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However, a useful approach is to position the chain first and then go back and fine-tune the joint placements.

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Here, you'll use three bones for the spine, one bone for the neck and one for the head.

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Depending on the complexity of the character, you may decide to have more or less bones.

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Unless you have specific needs, you won't need more than two or three spine bones to rig a character for games.

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Start clicking away to create the spine.

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Depending on the Width and Height values, the size of the bones could be more or less large.

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Undo the bone chain if necessary and set the Width and Height values to 1.

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Click to create the spine,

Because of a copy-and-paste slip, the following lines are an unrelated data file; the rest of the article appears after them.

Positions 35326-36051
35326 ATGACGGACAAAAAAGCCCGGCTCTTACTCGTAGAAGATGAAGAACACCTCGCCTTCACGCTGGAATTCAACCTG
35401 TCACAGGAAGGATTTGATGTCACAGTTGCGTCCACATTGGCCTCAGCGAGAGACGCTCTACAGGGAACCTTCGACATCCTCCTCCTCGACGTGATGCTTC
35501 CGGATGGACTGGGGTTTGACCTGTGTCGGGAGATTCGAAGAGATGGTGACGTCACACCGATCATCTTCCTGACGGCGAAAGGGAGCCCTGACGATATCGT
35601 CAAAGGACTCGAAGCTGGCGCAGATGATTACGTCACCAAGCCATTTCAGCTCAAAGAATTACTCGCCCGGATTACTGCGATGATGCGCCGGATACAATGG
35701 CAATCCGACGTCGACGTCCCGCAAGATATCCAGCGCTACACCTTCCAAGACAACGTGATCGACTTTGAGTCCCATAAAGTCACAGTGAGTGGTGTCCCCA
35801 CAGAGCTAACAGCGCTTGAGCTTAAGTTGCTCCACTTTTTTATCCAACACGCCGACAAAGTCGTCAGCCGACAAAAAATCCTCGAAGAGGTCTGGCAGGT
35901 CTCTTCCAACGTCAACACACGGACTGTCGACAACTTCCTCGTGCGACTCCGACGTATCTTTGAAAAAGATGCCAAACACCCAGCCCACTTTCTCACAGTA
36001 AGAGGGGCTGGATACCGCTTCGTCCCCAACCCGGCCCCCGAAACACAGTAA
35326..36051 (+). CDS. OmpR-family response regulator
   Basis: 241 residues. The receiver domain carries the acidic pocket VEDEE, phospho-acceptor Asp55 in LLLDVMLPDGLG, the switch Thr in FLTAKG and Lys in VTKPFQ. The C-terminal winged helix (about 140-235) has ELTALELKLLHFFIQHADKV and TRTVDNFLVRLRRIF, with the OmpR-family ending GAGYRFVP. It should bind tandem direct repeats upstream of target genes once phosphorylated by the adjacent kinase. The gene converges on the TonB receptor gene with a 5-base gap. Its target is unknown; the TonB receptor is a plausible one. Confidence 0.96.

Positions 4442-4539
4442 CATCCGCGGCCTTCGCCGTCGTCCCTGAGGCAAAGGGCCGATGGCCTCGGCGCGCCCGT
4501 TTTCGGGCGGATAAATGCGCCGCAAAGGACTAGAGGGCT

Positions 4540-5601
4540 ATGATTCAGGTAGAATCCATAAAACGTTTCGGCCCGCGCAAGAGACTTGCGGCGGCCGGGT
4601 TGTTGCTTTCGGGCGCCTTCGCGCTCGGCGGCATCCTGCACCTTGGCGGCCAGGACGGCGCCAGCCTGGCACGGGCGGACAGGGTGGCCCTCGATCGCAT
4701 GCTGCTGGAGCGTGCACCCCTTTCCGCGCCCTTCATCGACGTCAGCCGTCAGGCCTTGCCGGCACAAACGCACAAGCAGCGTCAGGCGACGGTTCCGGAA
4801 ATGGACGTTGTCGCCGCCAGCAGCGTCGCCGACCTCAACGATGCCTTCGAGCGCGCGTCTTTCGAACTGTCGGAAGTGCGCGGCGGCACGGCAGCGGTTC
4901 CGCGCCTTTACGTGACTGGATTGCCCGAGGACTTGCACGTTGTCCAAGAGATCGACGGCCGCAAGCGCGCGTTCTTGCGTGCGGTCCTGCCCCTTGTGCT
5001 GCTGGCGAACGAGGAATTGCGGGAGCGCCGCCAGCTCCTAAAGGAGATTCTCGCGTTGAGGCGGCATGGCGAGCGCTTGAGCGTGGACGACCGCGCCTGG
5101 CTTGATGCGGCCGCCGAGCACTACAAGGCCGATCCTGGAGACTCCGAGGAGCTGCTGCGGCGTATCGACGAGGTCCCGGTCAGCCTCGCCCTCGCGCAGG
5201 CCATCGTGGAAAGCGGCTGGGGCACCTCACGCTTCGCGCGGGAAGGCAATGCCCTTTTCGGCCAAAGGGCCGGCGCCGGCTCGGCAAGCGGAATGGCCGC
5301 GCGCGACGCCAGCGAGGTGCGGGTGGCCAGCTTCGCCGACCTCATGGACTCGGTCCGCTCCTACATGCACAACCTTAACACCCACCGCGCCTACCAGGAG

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neck and head bones roughly in place.

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Right-click to end the process.

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Bone sizes can be important when the time comes to skin the character to the skeleton.

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This depends on the rigger's workflow when using the Skin modifier.

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If the rigger elects to skin the character based on Skin Envelopes, then bone sizes become important.

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If the rigger elects to use Skin Weights (Vertex Weights), then bone sizes become irrelevant.